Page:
2.6. Local Administration

Development of agriculture requires that local government units contribute to planning, coordination and execution of schemes at the local level. Currently, the administration of the country is highly centralized in the person of the President who is, for local administration, assisted by the Department of Internal Affairs. Planning is done completely at government level, i. a from above, and communication is almost exclusively of the up-down type. The late President's habit of touring the country and of holding palavers was probably the most important means of a down up communication.

As regards administration, the country is divided into 9 counties with a Superintendent as administrative chief. He is the personal representative of the President in the county and is always a man on whom the President can rely. The Superintendent is responsible for the application of law and the maintenance of peace and order. He supervises the collection of taxes. The county level staff of the different departments sends copies of all their reports to him. He seems to be little involved in the direct decision making process of these departments in matters concerning his county. Coordination between the different technical services exists only on a personal basis, while there are no institutional provisions. Counties are divided into Districts under a Commissioner who is responsible to the Superintendent.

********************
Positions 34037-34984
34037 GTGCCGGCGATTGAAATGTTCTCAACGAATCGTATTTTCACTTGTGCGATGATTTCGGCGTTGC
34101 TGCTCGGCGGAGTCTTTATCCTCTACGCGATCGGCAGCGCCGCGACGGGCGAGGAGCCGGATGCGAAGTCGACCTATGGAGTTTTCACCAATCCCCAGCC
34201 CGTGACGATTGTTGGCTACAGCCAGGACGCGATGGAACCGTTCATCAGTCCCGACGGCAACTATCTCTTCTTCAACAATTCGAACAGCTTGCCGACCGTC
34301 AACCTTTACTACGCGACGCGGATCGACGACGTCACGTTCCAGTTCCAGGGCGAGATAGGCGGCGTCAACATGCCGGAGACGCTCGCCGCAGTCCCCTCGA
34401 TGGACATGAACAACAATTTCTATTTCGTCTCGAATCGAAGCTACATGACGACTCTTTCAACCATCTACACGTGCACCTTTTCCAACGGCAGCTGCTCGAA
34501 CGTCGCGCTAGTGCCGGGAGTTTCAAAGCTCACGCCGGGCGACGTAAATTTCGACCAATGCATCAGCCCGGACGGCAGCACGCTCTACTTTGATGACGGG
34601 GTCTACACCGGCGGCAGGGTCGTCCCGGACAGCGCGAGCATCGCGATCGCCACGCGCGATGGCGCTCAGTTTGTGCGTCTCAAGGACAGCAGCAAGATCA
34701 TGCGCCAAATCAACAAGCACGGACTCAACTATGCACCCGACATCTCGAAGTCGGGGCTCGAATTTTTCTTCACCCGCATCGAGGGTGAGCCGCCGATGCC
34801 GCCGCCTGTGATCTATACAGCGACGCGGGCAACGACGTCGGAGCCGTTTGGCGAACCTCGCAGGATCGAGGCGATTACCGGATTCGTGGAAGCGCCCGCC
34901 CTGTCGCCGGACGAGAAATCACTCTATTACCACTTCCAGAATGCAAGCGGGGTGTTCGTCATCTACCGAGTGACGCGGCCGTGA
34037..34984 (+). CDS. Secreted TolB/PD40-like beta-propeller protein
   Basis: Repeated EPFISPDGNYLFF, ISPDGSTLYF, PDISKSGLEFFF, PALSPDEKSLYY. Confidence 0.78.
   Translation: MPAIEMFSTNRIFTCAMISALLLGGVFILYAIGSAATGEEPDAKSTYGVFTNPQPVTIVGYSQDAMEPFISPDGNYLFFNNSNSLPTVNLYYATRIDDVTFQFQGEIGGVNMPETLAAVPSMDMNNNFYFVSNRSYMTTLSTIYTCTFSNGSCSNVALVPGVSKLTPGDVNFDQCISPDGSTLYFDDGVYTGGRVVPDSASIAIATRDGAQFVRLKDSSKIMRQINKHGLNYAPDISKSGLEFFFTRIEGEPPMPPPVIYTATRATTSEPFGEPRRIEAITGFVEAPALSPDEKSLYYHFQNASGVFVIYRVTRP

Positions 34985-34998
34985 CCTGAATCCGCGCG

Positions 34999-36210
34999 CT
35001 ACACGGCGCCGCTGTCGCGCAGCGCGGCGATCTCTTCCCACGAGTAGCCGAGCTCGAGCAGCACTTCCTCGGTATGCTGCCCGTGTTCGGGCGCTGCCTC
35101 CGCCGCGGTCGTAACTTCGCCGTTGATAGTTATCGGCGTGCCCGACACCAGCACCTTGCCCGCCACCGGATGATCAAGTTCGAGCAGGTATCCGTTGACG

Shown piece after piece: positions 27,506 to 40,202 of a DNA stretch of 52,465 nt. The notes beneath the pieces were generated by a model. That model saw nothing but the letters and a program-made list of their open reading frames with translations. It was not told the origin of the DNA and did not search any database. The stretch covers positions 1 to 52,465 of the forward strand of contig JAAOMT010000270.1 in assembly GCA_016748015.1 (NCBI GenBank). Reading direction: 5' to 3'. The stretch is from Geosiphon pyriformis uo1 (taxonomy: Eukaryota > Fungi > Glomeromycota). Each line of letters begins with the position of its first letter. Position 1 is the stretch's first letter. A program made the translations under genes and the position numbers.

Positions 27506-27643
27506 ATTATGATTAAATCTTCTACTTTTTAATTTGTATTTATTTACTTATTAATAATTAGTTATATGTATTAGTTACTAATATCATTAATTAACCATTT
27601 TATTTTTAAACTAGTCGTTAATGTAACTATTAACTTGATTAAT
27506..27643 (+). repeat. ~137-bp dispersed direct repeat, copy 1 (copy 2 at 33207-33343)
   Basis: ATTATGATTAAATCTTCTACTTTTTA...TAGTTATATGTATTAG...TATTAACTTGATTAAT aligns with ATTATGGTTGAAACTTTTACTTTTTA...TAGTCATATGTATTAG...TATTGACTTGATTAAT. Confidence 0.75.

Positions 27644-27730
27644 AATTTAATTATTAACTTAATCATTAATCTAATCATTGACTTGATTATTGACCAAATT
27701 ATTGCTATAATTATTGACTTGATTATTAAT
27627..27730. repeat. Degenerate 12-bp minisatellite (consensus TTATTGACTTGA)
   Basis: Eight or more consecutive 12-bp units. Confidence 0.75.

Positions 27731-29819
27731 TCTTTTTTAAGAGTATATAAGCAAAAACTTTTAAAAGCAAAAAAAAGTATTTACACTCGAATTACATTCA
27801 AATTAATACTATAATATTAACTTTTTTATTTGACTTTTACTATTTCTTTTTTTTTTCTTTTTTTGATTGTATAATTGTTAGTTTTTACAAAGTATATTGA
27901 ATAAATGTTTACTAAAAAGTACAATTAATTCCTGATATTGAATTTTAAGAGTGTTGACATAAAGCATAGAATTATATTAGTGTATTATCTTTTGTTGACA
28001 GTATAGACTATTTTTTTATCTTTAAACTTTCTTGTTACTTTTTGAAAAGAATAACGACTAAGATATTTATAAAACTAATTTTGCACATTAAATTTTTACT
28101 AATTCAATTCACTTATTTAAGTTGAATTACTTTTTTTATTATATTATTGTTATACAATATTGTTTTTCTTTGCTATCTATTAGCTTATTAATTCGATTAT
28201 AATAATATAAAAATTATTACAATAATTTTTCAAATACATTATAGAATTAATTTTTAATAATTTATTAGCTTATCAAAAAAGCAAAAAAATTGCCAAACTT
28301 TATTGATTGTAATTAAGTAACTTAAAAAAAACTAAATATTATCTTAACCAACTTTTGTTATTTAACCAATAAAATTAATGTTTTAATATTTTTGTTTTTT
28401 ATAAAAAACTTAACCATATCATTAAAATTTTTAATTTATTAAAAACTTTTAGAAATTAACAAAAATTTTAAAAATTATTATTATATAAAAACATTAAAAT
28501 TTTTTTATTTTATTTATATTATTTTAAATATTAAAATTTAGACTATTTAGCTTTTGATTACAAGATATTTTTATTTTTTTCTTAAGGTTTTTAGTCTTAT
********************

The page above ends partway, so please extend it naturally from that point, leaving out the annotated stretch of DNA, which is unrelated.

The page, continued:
At the lower level, local administration is in the hands of the traditional tribal authorities. The highest rank is that of Paramount Chief who is elected by the chiefs and elders but who serves at the discretion of the President who may veto the election. He is supported by the council of elders which he has to consult on all important matters. The Paramount Chief is responsible for the maintenance of law and order and has to enforce the tribal customs. He has to assist in the tax assessment and supervises the collection of taxes by the lower rank chiefs. The law also requests him to promote agriculture, industries, trade and welfare, but, when discussing with chiefs, one gets the impression that this is limited to control that the activities do not coincide with the law, the tribal customs or the interest, of other people. The Clan Chiefs; Town Chiefs' and Quarter Chiefs' responsibilities are about the same in their respective units. Chiefs are apparently still influenced by the existing secret societies insofar as observance of tribal customs is concerned.

It is very difficult to judge the power of the chiefs. They are not government employees, but retain part of the taxes for their services and part of the levies for local projects. Traditionally, their power is largely determined by their control (not ownership) of land. The notion of the State as supreme owner of land and the fact that Government took possession of the land
without the chiefs being able to hinder this, has weakened their position which, today, seems, to quite an extent, to depend on the individual personality.

The current organization of the local administration shows all the character istics of a tax-law-order administration, and the administrative body, from the President's personal representative to the elders' councils, seems to be well suited for this purpose. It lacks, however, the necessary factors for rural development: involvement of the population, planning and coordination at the local level, influence of technicians and up-down as well es down -up communication channels.